A simulated hospital will allow health professionals to train in a realistic setting, said Tahita Fulkerson, president of the Trinity River campuses. She said the training is in demand as more nursing students make clinical rotations in hospitals. Students can get about 50 percent of their clinical experience in the simulated hospital.

Certification in long-term-care administration and health information technology will also be offered at the campus, Fulkerson said.

Hadley said TCC is moving the high-demand health profession programs downtown so they will be in the middle of the county and accessible by public transportation.

Demand for these health programs continues, TCC officials said.

"We are not producing as many registered nurses as our population growth demands," Hadley said.

The sunken plaza, built despite strong objections raised by developer Ed Bass, will be a public space with benches, shade trees and bike ramps allowing access to river trails from downtown. Students can use a trail to walk west along the river to the Trinity River Campus, about 10 minutes away. There will be about 250 parking spaces for students and faculty along with bicycle parking, said Michael Bennett, CEO of the architectural firm Gideon Toal. Students who bicycle to the campus will have an added amenity: specialized rails allowing them to roll their bikes up and down stairs.

The project is budgeted at about $203 million, Petty said, and about $138 million has been spent. Without cuts in the final stages of the project, the expenditures would have already reached about $150 million.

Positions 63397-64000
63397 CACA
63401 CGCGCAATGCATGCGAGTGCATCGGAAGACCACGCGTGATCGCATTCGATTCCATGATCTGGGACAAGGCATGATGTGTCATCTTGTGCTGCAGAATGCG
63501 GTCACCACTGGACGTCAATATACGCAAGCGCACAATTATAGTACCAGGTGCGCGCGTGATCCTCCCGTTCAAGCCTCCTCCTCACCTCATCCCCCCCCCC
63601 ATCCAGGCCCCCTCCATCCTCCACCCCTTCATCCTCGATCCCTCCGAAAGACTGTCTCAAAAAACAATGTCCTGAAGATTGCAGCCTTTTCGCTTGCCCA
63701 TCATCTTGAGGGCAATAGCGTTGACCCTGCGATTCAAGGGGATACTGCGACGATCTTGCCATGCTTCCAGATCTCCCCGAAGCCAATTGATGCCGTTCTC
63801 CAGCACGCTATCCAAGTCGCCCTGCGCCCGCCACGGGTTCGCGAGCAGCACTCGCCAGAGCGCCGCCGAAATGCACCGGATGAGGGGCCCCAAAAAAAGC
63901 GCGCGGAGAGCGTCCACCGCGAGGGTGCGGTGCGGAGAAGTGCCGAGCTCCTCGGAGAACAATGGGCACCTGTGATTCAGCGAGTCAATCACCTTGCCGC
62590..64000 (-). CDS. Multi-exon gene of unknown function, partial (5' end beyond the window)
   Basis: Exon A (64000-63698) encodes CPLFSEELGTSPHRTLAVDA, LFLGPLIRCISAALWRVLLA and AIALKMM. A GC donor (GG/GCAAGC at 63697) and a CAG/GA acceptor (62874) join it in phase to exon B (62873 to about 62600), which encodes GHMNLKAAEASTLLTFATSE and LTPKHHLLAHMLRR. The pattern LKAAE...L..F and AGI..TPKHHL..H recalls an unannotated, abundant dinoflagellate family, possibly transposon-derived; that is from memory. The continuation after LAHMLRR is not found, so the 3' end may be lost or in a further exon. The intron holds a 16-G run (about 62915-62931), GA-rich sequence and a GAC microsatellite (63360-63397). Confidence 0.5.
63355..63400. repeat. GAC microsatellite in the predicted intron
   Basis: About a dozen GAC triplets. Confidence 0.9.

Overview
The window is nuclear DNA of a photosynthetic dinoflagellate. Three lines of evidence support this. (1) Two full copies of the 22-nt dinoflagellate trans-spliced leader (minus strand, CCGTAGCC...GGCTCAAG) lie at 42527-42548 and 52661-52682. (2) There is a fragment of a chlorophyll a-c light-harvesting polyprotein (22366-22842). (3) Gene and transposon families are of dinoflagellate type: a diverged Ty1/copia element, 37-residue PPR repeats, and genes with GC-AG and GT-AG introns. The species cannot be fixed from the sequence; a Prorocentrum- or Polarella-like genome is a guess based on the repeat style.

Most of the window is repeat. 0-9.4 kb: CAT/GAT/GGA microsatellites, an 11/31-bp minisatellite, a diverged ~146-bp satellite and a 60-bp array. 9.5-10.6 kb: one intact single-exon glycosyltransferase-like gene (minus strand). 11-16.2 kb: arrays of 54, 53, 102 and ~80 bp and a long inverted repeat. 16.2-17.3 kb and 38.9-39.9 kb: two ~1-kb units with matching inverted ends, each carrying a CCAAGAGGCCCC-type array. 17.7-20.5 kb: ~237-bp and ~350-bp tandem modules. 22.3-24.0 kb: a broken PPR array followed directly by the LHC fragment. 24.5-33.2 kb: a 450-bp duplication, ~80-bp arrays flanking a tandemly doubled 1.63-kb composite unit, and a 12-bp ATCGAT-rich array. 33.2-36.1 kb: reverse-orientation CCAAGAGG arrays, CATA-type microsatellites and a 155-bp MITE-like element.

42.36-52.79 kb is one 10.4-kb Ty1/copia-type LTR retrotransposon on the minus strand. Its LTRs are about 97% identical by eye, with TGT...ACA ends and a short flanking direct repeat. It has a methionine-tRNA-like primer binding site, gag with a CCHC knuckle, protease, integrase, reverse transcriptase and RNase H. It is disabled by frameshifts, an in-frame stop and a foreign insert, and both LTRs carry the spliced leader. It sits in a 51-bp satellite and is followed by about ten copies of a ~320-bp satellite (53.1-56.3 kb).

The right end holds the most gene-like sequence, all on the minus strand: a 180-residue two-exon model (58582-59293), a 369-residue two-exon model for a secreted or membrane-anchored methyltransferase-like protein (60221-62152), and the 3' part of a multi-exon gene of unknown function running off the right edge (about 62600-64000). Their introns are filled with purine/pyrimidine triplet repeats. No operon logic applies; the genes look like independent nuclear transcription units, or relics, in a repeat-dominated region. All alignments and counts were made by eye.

Cuts were made in utilities, contracting, construction, design, value engineering and project management while still keeping the feel of openness, Petty said.

"My desire is that we are going to come in under budget," she said.

Even so, critics say the college spent far too much for a relatively small amount of space -- at one point the cost was estimated at about $1,500 per square foot. O.K. Carter, a TCC board trustee, said some critics wanted to stop the project.

"It's too late to stop it," he said. "You have millions and millions of dollars invested."

Carter calls the second downtown campus redundant, saying TCC has plenty of room to grow at the Trinity River Campus, which TCC bought for $238 million.

"It has tons and tons of capacity," Carter said.

Carter said he hopes TCC can eventually recoup some of the controversial investment. He said some options include selling the May Owen Center, at 1500 Houston St., near another downtown redevelopment area. He said TCC administration offices could be moved to Trinity River East, along with offices now in rented space nearby. Additionally, Carter said TCC still owns about 34 acres across from Trinity River East that could be sold.

"It's not on the market now, but we will definitely have to look at its market value once the economy turns around," Carter said.

TCC leaders stressed that the new campus is here to stay.

"We are going to be here hundreds of years," Petty said. "We do not have the same mindset of corporate America. This is going to be a college forever and a day."

This report includes material from the Star-Telegram archives.

Diane Smith, 817-390-7675